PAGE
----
Thursday, March 24, 2011

The Truth About Da Vinci Surgery

Talking to my patients and visiting numerous prostate cancer forums, I get the impression that the one treatment option for prostate cancer that everyone wants to know about is robotic or Da Vinci surgery.  Economically, it is a force to be reckoned with.  Hospitals are buying up million dollar robots as if they were bedpans and surgeons are rushing out to learn the new technology to be able to offer it to their patients.  Patients also seem to love it because it involves new, cutting edge technology.  All of this has led to a tremendous surge in robotic prostate surgery around the country which has led to an enormous increase in costs.  In the face of this Da Vinci tidal wave, patients all want to know if the procedure really lives up to the hype.  In this post I will attempt to separate the myth from reality and give you a more clear perspective on the benefits of robotic surgery for prostate cancer.

To begin with, in order to get a fair assessment of robotic surgery we need to compare apples to apples.  In so doing, lets see how this new technology stacks up to the gold standard: open radical prostatectomy.  To do this, let me first point out the technical differences between robotic and open surgery.  The traditional surgery involves making an incision about 5-7cm in length that starts midway between the belly button and the pubic hair and extends down to the pubic hair.  The prostate is exposed in the pelvis and the surgery is performed in the open.  Robotic surgery, in contrast, is performed with tiny incisions through which a small camera and robotic arms are inserted into the pelvis.  The surgery is performed within the body with the assistance of a three dimensional camera rather than through an open incision.  The benefit of the robot is that the robotic arms that are inserted have a great deal of range of motion.  What that means is that they can turn in several different directions at varying degrees.  Through this range of motion the robotic arms within the patient can simulate the motions of a human hand working through traditional surgery.  This ability is a significant advantage over simple camera surgery called laparoscopy.  In laparoscopy, the instruments can only make simple movements ( up, down, and side to side) which makes subtle, delicate parts of the procedure harder to do as compared with robotic surgery. 

Of course, the robot is not actually performing the surgery.  The surgeon sits at a computer console, usually within the same room as the robot and patient.  The surgeon looks through a specialized view finder and sees the surgery in 3D.  The surgeon places his hands and fingers within a specialized apparatus on the console.  As the surgeon moves his hands and fingers, the robot mimics these movements with its robotic arms within the patient.  The result is that the surgeon is performing the operation like he or she would during open surgery except that the surgery is done entirely within the body of the patient without an open incision.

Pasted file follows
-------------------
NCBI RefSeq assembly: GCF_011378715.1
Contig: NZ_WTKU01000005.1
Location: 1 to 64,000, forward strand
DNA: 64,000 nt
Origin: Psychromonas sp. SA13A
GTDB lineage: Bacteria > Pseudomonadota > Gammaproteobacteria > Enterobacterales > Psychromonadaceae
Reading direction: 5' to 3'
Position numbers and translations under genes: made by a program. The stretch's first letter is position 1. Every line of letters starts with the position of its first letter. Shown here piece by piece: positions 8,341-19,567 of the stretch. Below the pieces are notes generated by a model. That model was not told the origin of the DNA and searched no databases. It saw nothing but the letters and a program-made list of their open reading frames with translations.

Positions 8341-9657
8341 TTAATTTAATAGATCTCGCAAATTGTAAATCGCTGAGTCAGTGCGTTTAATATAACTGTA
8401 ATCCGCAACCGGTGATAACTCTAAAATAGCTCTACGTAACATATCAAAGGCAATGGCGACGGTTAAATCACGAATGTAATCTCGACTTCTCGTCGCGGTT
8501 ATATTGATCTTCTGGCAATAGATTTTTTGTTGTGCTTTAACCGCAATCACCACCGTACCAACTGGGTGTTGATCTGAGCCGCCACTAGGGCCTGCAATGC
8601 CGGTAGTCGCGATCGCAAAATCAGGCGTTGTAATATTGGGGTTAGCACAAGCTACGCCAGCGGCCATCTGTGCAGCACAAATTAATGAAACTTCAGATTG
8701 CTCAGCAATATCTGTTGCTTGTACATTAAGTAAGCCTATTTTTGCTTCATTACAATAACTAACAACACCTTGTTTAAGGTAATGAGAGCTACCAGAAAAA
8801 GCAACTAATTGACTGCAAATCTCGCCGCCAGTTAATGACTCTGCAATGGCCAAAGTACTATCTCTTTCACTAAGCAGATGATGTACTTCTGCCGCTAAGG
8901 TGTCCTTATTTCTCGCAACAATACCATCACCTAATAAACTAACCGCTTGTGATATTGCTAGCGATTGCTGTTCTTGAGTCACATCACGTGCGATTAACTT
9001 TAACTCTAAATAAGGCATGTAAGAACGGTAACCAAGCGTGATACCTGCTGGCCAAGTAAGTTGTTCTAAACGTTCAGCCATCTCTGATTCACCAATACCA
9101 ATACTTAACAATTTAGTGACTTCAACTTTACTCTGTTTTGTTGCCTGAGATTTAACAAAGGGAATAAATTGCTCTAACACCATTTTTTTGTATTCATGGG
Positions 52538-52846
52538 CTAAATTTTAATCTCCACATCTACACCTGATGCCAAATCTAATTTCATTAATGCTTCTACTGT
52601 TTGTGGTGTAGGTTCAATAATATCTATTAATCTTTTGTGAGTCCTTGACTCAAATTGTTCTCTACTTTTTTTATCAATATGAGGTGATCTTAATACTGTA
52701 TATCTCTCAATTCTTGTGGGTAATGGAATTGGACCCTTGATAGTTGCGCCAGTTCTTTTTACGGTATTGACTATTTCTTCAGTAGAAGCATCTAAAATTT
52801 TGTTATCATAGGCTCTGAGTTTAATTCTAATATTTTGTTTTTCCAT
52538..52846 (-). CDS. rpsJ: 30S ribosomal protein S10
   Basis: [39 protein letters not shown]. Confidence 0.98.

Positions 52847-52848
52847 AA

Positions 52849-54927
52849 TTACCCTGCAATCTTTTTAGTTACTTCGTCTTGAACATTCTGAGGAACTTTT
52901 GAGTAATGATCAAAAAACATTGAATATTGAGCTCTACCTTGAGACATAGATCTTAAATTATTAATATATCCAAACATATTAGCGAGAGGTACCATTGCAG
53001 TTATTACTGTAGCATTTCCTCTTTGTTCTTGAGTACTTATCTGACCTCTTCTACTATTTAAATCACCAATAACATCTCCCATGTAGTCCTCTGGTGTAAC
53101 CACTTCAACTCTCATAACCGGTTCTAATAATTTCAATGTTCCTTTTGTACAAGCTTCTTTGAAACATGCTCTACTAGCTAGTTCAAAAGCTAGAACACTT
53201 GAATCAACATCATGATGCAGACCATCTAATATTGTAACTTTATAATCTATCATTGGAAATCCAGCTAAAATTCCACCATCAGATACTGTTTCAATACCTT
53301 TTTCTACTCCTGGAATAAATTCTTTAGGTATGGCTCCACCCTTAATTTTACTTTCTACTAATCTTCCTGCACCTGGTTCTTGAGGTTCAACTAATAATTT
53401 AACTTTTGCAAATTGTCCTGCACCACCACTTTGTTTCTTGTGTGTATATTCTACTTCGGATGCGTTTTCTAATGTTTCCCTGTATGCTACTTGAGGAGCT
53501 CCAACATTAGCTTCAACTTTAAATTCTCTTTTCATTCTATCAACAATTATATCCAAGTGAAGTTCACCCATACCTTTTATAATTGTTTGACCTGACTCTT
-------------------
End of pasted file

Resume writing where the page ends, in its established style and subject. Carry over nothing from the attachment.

Any technology buff would be impressed by this innovation.  I mean doesn’t it sound amazing?  A surgeon can do with robotic arms inside the body everything that he could do with his own hands through an open incision.  You would think that through this new technology and the ability to see everything close up with a 3D camera, robotic surgery would blow traditional surgery out of the water.  The truth, however, is not that dramatic.  While the robotic surgery is a tremendous innovation, the original open surgery did a pretty good job in its own right.  This surgery, in its refined state, has been around for over 30 years and has actually produced some pretty good results in terms of cancer control.   Studies comparing traditional with robotic surgery have come to the conclusion that the two types of surgery are basically equivalent in terms of positive margins.  As a result, robotic surgery and standard open surgery do an equivalent job in removing the cancer completely and, in turn, curing patients of prostate cancer. 

While serving as a great operation in terms of cancer cure rates, standard open surgery has been haunted by its very well known complications.   Impotence and incontinence are feared by all men undergoing surgery for prostate cancer.  Studies have demonstrated that impotence affects approximately 50% of all men undergoing traditional prostatectomy for prostate cancer.  Fortunately, the rate of incontinence or leakage of urine is substantially less at approximately 15%.  You would imagine that robotic prostatectomy, with all of its innovations, would demonstrate substantial improvements over open surgery in terms of incontinence and impotence.  Unfortunately, studies comparing the rates of these complications from open versus robotic surgery have found few (if any) differences.